Happenstance is a wonderful thing. You never quite know what life is going to bring your way. If you are lucky, that means many delicious morsels will grace the path (luckier still if you are wise enough to embrace and savor them).
When I went up to Ballston Lake on Friday for a state Department of Agriculture and Markets press conference at Wm. H. Buckley Farm, I was expecting to get some insight on both new stories and story lines I have been following for a while.
I wasn't expecting to eat, let alone taste, some of the most tender and flavorful roast beef I've ever had.
Before I tell you about how this beef tasted, let me first tell you about how it is raised. Wm. H. Buckley Farm, directly situated along Route 50 with vistas extending to Vermont, is a livestock farm with poultry, pork, sheep, and mostly Angus beef that are pasture raised and fed on grass. The cattle is slaughtered and butchered directly on the farm, and the beef is sold in the farm cafe and butchery.
It doesn't get much more humane and responsible than that.
Ordering a sandwich during my visit was an afterthought, a means of getting something in my gullet between a day of meetings and events. I ordered a roast beef sandwich -- a rare indulgence for me -- and asked for it to go, with a side of coleslaw. The butcher who took my order asked if I'd like to try something a little different instead -- maybe some caramelized onion? Sure, I said, how can one really say no to that. Warm, he asked? "It's is chilly outside, y'know."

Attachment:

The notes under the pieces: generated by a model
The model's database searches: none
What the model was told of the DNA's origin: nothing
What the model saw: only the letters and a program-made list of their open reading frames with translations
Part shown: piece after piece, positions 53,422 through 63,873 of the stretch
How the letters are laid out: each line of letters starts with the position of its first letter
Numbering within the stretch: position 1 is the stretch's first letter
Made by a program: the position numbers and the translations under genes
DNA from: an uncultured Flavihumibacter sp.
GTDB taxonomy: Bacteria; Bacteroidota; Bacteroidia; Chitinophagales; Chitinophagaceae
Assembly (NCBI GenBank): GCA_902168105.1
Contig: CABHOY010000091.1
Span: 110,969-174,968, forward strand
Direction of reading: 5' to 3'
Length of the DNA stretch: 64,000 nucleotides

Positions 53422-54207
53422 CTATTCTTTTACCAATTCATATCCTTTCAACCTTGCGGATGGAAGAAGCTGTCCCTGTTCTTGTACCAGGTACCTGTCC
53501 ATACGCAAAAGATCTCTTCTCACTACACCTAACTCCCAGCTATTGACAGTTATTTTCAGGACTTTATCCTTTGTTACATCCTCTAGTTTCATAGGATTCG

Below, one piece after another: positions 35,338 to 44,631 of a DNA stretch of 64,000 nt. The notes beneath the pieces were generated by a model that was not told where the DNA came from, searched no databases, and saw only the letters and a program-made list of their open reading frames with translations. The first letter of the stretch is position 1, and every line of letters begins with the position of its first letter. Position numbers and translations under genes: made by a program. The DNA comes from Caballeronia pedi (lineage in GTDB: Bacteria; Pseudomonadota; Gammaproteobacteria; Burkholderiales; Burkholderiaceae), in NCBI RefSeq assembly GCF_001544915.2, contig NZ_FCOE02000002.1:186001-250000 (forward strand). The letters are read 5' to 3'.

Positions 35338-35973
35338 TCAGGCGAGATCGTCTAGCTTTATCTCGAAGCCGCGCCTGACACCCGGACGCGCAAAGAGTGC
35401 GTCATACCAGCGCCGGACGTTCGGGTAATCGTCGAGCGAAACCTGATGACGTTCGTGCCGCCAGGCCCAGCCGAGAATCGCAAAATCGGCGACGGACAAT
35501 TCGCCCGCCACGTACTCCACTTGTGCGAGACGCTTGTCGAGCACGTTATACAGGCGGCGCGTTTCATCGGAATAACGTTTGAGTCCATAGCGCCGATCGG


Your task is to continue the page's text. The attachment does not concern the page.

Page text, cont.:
Okay, yes, warm too, please.
To be honest, I wasn't exactly sure what I would be getting. And the fact that the sandwich was being assembled in the butcher shop, rather than the cafe kitchen, lowered my expectations. But the people were kind and my schedule was tight, and I was happy to take whatever they gave.
And what they gave was a delight.
The meat, hand-sliced, was luscious and tender, like it had been slowly roasting away for the entire night. It wasn't deli-style roast beef, it was farmhouse cuisine, with beef that was roasted in small batches and sliced to order with the same mindfulness of the way the meat was raised and processed. It was respectful of both the animal, and the eater. (And the rough hewn edges of the sliced beef were perfect for locking in the tangy and sweet horseradish mayo, served on the side.)
The rye bread was perfectly grilled and the crunchy niblets of crumb and caraway seed acted as an exquisite foil to the chewy, soft texture featured in the rest of the sandwich.
My only complaint was that I wish the onions had been caramelized a bit longer, with maybe a hit of sherry or vermouth right at the end to highlight the sweet notes, but for less than $10 ($9.95 to be exact), there really was no room for complaint with this sandwich.
I ate my sandwich in the car, en route between places, and it held up incredibly well -- not one splatter on my blue crushed velvet blazer. This is more the mark of expert sandwich assembly, with perfect proportions of all ingredients, than the skill of the eater.
I stopped to take in the scenery before I left, watching cows graze happily just beyond the barn and chickens and sheep happily frolic together in a roadside pasture. The holistic nature and practices of the bucolic setting only made me appreciate the meal more.
With the World Health Organization recently publicizing links between cancer and processed/red meats, beef products are at the forefront of many minds. Buckley's website lists some of the health benefits of grass-fed beef (lower fat, calories and cholesterol; higher protein, calcium and niacin), and proclaims that Wm. H. Buckley's grass-fed beef will help you live longer and healthier.
But besides all of that, it is some of the better tasting beef I'm certain you will find in the Capital Region. And what's the point of living long and healthy if the food isn't tasty?
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